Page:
Australian Institute of Company Directors (2016). Not For Profit
Governance and Performance Study. Sydney, Australia: Australian
Institute of Company Directors. Accessed at: http://aicd.
Canadian Association of Nurses in Oncology (2016). Leadership
position statement. Vancouver, Canada: Canadian Association of
Nurses in Oncology.
Canadian Nurses Association (2009). Position statement: Nursing
leadership. Ottawa, Canada: Canadian Nurses Association.
Cummings, G.G., MacGregor, T., Davey, M., Lee, H., Wong, C.A., Lo,
E., et al. (2010). Leadership styles and outcome patterns for the
nursing workforce and work environment: A systematic review. Int
J Nurs Stud, 47(3), 363–85.
Galassi, A. (2015). Strengthening the oncology nursing workforce in lowand middle-income countries to address the growing cancer burden: A
with cancer. Professional oncology nursing organizations must
aim to influence policy through advocacy strategies and positioning key oncology nursing leaders on boards, decision-making groups and key leadership positions. It is also important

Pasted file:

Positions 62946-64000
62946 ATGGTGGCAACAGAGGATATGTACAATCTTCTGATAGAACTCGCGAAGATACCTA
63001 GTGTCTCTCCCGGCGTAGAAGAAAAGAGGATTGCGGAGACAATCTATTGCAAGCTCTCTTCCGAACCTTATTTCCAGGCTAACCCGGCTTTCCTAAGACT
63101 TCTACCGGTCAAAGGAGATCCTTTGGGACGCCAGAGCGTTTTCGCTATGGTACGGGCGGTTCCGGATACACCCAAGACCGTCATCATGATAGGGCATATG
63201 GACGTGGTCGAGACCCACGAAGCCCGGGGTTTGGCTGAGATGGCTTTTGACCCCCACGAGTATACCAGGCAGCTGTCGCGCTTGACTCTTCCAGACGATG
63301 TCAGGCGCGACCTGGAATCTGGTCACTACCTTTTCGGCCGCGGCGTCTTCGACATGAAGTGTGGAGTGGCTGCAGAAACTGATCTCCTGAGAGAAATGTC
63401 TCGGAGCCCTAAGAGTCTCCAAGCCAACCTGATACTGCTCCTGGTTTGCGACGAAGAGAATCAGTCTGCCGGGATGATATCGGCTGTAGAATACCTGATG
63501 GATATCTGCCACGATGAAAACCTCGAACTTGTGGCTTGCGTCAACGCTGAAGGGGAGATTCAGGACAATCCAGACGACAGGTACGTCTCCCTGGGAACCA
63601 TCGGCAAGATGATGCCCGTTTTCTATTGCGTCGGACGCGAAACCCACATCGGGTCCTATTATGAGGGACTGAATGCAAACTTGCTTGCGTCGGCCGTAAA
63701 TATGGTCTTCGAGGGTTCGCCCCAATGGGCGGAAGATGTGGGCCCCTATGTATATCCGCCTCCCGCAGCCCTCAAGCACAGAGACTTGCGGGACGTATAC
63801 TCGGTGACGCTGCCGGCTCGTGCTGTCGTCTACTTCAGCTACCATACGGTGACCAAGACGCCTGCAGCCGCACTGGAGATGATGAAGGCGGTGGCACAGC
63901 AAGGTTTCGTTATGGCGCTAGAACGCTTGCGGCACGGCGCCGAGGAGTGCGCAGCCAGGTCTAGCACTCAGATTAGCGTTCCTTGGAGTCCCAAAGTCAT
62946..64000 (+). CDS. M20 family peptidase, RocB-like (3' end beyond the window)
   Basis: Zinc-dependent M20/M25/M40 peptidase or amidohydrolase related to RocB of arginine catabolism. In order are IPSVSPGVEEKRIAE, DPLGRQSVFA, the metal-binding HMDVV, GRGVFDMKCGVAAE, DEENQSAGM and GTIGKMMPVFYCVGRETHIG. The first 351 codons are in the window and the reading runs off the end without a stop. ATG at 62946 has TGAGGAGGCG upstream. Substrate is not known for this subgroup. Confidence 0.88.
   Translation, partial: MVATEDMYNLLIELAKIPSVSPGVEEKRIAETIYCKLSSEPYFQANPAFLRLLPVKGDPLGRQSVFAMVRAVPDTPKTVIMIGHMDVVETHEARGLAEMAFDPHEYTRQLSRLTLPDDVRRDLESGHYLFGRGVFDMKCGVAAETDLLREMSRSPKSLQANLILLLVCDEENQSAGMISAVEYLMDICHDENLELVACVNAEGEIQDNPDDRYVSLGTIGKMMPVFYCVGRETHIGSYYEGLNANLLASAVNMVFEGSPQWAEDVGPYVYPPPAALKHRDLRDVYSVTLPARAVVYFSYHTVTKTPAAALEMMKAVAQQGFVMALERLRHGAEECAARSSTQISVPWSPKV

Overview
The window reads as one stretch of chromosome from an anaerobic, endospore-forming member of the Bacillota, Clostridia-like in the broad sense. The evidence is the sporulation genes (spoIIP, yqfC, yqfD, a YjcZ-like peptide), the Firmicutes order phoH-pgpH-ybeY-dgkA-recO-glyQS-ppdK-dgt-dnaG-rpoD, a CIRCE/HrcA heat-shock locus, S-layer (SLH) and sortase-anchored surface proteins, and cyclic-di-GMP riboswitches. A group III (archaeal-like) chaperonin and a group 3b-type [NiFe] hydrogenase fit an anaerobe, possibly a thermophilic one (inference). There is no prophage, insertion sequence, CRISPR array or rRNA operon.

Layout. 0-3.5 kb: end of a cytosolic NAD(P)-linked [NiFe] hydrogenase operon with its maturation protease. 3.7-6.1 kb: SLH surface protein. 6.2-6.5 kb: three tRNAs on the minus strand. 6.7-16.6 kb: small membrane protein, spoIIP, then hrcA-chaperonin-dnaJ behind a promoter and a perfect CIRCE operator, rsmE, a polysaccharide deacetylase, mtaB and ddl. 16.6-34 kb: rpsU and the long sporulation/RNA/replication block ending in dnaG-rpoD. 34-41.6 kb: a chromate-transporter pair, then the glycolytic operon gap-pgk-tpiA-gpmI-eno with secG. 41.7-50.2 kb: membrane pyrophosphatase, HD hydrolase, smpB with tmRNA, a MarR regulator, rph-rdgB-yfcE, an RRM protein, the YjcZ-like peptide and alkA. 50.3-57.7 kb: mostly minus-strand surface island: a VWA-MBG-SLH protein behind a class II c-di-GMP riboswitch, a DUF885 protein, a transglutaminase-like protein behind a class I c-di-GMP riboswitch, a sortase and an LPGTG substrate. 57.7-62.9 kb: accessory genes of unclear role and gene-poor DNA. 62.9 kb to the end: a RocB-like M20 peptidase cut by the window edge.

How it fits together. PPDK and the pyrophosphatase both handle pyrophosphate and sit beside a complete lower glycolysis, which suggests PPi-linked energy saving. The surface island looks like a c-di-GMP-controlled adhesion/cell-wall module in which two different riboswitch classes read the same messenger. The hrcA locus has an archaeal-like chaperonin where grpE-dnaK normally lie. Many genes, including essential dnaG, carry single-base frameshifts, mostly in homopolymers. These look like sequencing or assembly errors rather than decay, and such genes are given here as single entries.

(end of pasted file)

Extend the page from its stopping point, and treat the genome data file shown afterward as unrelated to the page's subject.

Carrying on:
to look beyond cancer and health silos, to include influence
across social, economic, and environmental domains. The cancer care system can only be transformed to achieve high-quality care for all, when we influence policy to consider the social
determinants of health at the individual and population levels.
As oncology nurses and global citizens of high-income
countries, we have a moral imperative to use our leadership
capacity — individually and collectively — within our professional nursing organizations to positively impact oncology
nursing practice in the global arena. In particular, the growing
cancer burden in low- and middle-income countries (LMIC),
combined with nursing workforce issues such as narrowed